For more information please contact Paula Hodges QC, Head of Global Arbitration Practice, Andrew Cannon, Partner, Nihal Joseph, Associate, or your usual Herbert Smith Freehills contact.

Paula Hodges QC
Paula Hodges QC
Head of Global Arbitration Practice
+44 20 7466 2027

Andrew Cannon
Andrew Cannon
Partner
+44 20 7466 2852
Nihal Joseph
Nihal Joseph
Associate
+44 20 7466 2212

HERBERT SMITH FREEHILLS PROMOTES FOUR ARBITRATION SPECIALISTS TO ITS GLOBAL PARTNERSHIP

Herbert Smith Freehills has promoted eleven disputes lawyers to its partnership out of a total of 23 worldwide. The promotions in the disputes practice, which take effect on 1 May 2021, span across the firm’s international network.

Of these new partners, four are arbitration specialists, reflecting the strength and importance of the practice area to the firm.

Continue reading

HSF’S PAULA HODGES QC TO JOIN PANEL IN “ARBITRATION LAW AND PRACTICE IN NIGERIA” WEBINAR

We are pleased to be a part of a webinar being hosted by Streamsowers & Köhn on ‘Arbitration Law and Practice in Nigeria‘, taking place on 28 April 2021.

Arbitration has long been recognised globally as a more commercial means of resolving disputes, especially where contracting parties are from different jurisdictions and is currently undergoing a resurgence in Nigeria as a preferred means among commercial parties of resolving disputes.

Paula Hodges QC, Global Head of HSF’s Arbitration Practice, will be joining the panel to discuss the evolution of the approach internationally and of the English courts to arbitrability, anti-arbitration injunctions, and the enforcement of arbitration awards.

To register for this webinar, please click here.

For more information, please contact Paula Hodges QC, Global Head of Global Arbitration Practice, or your usual Herbert Smith Freehills contact.

ICC Russia and ICC United Kingdom: Leading Arbitration Cases 2020: Different Perspectives

Paula Hodges QC, Global Head of International Arbitration, will be joining an online discussion on “Leading Arbitration Cases 2020: Different Perspectives” on 17 February 2021 (11.00 – 14.15GMT). Hosted by ICC Russia and ICC United Kingdom, the event offers the opportunity to gain practical insights from experts on topics including:

  • Arbitrator Disclosures approaches in Russia & UK
  • Applicable laws/procedural laws in agreements and relevant provisions in arbitration clauses (comparison between Russia & UK)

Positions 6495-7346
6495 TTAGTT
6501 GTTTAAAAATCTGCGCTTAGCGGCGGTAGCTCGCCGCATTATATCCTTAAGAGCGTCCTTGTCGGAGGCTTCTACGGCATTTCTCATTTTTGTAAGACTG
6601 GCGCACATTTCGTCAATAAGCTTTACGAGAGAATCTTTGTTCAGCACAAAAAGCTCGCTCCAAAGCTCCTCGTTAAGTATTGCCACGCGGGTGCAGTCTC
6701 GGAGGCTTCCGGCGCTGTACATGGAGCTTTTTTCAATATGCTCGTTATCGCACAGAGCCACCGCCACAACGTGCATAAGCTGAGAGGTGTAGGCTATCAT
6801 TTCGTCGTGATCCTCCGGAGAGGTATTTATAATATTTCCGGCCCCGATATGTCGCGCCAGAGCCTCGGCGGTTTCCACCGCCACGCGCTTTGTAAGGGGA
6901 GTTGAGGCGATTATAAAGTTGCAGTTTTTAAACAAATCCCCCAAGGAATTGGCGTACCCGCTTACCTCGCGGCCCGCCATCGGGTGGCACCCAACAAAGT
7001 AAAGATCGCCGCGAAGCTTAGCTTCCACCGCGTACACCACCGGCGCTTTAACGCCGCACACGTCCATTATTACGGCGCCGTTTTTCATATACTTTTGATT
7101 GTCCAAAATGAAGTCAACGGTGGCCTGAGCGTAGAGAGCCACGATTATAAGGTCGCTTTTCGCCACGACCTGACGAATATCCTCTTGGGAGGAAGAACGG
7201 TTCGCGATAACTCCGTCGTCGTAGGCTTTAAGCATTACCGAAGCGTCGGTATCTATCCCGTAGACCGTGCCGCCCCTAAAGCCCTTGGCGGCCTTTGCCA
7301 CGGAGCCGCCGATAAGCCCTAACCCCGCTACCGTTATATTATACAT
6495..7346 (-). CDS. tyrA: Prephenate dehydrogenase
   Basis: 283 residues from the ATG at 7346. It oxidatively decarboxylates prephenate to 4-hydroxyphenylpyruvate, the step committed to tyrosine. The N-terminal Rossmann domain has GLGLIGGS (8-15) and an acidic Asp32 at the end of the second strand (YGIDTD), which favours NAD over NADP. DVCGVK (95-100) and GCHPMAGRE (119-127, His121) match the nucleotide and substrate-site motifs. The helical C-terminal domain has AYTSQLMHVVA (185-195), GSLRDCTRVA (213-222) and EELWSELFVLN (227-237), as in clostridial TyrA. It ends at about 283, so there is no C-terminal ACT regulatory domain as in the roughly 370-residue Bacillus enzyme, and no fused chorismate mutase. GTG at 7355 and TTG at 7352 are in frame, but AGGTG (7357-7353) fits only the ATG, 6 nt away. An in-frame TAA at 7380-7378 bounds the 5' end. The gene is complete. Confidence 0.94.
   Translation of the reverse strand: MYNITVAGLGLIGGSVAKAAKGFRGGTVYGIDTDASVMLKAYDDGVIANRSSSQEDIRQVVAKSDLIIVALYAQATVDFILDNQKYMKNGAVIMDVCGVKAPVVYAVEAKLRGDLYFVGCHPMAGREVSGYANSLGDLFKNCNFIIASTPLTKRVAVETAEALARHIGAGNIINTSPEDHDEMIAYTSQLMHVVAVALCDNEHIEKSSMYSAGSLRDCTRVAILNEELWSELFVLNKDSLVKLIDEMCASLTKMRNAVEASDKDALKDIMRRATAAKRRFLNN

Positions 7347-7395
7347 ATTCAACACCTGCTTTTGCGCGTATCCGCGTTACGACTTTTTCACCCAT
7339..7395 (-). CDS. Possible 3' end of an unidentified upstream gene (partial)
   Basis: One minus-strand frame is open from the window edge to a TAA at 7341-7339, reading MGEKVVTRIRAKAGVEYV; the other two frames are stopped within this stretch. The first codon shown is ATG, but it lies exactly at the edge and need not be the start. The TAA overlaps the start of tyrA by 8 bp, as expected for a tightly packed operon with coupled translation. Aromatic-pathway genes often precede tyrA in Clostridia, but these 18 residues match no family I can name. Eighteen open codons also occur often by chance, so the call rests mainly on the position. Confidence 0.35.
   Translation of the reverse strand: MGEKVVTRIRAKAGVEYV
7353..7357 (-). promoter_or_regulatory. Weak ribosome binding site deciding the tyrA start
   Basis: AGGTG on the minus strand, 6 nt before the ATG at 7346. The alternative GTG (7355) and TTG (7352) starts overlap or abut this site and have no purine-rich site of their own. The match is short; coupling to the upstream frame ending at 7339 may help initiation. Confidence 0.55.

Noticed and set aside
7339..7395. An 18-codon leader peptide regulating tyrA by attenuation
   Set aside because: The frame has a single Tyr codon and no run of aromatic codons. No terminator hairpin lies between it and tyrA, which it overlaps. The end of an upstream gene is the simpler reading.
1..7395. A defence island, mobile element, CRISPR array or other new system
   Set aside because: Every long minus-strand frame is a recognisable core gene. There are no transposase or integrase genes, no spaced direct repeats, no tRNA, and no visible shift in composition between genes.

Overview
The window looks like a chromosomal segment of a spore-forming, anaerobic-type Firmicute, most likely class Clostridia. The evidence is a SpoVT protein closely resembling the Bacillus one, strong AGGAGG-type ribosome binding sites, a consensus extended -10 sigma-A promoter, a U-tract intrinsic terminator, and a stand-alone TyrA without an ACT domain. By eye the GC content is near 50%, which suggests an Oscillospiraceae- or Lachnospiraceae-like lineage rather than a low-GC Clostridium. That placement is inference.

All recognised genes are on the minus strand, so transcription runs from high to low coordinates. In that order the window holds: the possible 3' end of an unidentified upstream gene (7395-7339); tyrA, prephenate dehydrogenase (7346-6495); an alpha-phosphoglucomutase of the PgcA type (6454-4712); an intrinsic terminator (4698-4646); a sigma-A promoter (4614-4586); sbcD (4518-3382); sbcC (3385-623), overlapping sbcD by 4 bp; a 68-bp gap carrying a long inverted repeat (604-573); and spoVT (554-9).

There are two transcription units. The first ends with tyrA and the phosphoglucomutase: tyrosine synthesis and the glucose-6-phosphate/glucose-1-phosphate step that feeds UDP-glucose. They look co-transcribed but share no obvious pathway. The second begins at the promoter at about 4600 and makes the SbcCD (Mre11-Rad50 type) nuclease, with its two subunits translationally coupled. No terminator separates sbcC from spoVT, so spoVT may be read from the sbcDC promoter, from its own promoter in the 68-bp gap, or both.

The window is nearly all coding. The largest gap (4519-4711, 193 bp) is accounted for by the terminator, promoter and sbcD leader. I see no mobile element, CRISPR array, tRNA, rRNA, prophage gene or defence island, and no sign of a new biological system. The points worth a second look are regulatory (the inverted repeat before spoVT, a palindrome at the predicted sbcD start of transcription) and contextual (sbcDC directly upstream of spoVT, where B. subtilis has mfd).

• Insolvency disputes in Russia & UK

Should you wish to find out more or join the conversation, the full agenda, details of the panelists and registration details and costs can be found here.

For further information, please contact Paula Hodges QC, or your usual Herbert Smith Freehills contact.

Paula Hodges QC
Paula Hodges QC
Head of Global Arbitration Practice
+44 20 7466 2027

HERBERT SMITH FREEHILLS-CAMPAIGN FOR GREENER ARBITRATIONS WEBINAR: SUSTAINABILITY IN ARBITRATION – REDUCING THE ENVIRONMENTAL IMPACT OF OUR DISPUTES

Herbert Smith Freehills and the Campaign for Greener Arbitrations are delighted to invite you to attend our webinar on Sustainability in Arbitration. Environmental sustainability is not a new subject, but is one that is increasingly at the forefront of government and corporate strategy and headlining the papers, as grappling with climate change has become a global priority. Every industry is impacted, including arbitration, and every industry is able to reduce its carbon footprint.

Continue reading

HERBERT SMITH FREEHILLS GLOBAL ARBITRATION PRACTICE RANKED TOP THREE IN THE WORLD

Herbert Smith Freehills’ Global Arbitration Practice has been showcased as being the third busiest in the world as part of the annual Global Arbitration Review (GAR) 30 rankings.

The firm’s latest GAR 30 ranking appears in the 13th edition of the GAR 100, which was revealed last night at the tenth annual GAR Awards ceremony. This year, more than 300 members of the arbitration community joined together from across the world for a “virtual” ceremony, taking place during Paris Arbitration Week.

Highlighted once again by the publication as a “force to be reckoned with”, GAR reports that the firm has a “strong reputation in public international law and investment treaty arbitration, increasingly acting for governments in state-to-state negotiations and boundary and treaty disputes”. GAR reveals that the total value of the firm’s arbitration portfolio has increased by more than US$20 billion in the past two years, with more than 10 cases over the US$1 billion mark.

The firm also achieves a large number of peer-recognised specialists across the global network, having 15 people featured in ‘Who’s Who Legal’ and 18 as “Future Leaders”.

A construction client involved in a critical billion-dollar arbitration says the firm’s work “100% satisfied our expectation.”